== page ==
One of the most popular examples of patients who suffered from two or more mental health diseases is Kurt Cobain. It was revealed that the 90’s icon suffered from depression and attention deficit disorder. Many experts argue that this is the ultimate cause of his untimely death in 1994, which only goes to show that patients who suffer from two or more types of episodic mood disorders can suffer greatly if they are only being treated for one particular mental health problem even if they have more.
Myth: Mood disorders can only be cured by medications.
Fact: Several non-pharmacological treatments have been proven to be as effective as medications.
Studies show that non-pharmacological treatments such as cognitive behavior therapy can be just as effective as the psychotropic medications that are given to patients with mood disorders. These treatments are far less expensive than certain antipsychotics, which may be prescribed to a patient for more than six months. These non-pharmacological treatments are also known to have little to no side effects, which makes them the ideal mode of treatment for patients who are weary about the side effects of antipsychotic medications.
By knowing these myths and facts, patients as well as their loved ones can make an informed choice on the mode of treatment that fits their needs.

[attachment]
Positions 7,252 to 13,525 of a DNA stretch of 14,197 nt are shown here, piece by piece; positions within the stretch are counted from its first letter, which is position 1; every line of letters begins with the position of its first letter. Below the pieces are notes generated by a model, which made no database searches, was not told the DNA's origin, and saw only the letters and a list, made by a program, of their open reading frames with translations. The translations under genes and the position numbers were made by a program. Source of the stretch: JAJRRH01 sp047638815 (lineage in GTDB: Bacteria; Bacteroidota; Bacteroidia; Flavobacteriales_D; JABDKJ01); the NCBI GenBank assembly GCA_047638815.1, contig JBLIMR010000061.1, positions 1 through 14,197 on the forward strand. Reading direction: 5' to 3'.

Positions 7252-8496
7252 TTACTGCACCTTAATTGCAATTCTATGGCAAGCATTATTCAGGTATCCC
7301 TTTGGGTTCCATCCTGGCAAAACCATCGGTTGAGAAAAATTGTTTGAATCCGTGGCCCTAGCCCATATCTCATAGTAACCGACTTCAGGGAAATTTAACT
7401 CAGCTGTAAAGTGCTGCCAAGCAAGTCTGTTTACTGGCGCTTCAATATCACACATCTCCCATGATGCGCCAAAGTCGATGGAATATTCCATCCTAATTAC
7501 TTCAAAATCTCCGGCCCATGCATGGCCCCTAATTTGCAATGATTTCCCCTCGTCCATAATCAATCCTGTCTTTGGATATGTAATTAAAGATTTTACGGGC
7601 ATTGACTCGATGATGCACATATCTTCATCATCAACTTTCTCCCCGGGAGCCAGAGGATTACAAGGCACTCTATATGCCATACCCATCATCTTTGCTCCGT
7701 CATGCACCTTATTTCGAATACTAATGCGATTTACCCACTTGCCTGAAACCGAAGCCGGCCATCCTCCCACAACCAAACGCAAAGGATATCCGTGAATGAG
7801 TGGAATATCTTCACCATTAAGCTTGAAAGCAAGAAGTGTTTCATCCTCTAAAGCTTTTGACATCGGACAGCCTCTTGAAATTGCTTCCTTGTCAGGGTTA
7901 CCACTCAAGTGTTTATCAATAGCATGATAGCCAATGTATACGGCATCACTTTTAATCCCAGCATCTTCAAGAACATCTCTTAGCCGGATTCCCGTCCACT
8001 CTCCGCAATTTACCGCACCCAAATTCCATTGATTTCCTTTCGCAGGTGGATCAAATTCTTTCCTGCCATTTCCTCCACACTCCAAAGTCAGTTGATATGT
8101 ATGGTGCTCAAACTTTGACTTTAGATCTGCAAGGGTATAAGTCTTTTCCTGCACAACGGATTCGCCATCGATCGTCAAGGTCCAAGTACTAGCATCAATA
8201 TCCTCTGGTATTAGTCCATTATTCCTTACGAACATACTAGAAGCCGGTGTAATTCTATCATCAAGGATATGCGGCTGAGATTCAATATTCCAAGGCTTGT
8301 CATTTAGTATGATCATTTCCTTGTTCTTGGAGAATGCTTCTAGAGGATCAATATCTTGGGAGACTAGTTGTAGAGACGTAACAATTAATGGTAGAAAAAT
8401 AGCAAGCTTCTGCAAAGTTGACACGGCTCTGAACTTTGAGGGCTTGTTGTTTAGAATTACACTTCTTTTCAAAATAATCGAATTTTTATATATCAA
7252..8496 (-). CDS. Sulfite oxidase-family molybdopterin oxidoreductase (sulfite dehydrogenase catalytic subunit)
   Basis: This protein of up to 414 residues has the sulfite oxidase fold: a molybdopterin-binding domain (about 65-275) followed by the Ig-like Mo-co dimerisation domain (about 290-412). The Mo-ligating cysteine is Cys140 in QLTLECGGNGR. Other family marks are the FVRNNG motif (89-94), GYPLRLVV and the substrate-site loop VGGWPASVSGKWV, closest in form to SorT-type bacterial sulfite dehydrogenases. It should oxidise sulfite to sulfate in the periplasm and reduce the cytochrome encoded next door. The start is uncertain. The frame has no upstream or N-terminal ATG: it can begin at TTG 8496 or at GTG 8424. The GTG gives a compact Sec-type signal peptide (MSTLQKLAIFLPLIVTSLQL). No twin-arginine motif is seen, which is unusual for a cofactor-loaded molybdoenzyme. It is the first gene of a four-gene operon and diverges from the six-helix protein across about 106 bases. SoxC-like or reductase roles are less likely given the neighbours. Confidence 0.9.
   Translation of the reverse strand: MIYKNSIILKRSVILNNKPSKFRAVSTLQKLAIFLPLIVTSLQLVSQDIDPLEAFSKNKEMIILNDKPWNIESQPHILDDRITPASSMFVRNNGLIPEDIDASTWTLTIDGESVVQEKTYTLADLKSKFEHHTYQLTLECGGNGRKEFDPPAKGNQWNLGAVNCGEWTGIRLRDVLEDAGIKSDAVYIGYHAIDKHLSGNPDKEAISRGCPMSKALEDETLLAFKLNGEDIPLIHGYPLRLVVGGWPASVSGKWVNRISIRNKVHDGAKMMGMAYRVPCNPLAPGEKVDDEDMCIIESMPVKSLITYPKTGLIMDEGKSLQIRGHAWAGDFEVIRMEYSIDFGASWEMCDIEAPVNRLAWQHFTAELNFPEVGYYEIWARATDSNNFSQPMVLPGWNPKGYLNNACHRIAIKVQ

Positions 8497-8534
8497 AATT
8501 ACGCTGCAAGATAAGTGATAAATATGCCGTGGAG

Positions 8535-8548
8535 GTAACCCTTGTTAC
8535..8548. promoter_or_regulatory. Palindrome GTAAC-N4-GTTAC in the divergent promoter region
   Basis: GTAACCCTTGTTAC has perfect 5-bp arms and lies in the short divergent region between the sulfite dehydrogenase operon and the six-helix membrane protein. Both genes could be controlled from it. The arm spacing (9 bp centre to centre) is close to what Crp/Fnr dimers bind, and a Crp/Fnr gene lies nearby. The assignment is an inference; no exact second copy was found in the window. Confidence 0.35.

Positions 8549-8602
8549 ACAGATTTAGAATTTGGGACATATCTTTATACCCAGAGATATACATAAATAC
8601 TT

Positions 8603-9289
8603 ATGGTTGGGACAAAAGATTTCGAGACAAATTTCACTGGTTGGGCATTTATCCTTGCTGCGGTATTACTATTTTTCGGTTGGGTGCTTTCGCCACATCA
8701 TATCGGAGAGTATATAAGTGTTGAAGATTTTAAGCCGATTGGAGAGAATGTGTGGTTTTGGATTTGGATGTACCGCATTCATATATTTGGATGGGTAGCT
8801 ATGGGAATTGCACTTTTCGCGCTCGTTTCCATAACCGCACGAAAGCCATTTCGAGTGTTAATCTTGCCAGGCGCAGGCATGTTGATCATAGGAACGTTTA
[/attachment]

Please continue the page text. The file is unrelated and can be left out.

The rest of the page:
What Are the Risk Factors of Episodic Mood Disorders?
One of the key elements of a successful episodic mood disorder treatment is early detection, which prevents the life-threatening and debilitating effects of this health concern, such as suicide risks and substance abuse. However, this is easier said than done since most often than not, those who are already exposed to the risk factors of this condition are not even aware that they are already predisposed to developed the disease. This is why it’s important to know who is at risk for an episodic mood disorder. Here are some of the risk factors of this health condition.
Despite the recent medical breakthroughs in mental health research, the definitive cause of these conditions is still unidentified. However, recent studies suggest that a large number of patients who’ve been diagnosed with bipolar disorder have a relative or a close family member who received the same diagnosis. It has also been said that children whose both parents are diagnosed with a certain medical health problem has a 10-50% chance of developing the same condition. Considering that these conditions are not proven to be genetic, this predisposition is linked by many experts to the exposure to the symptoms of these conditions, which children may end up mimicking.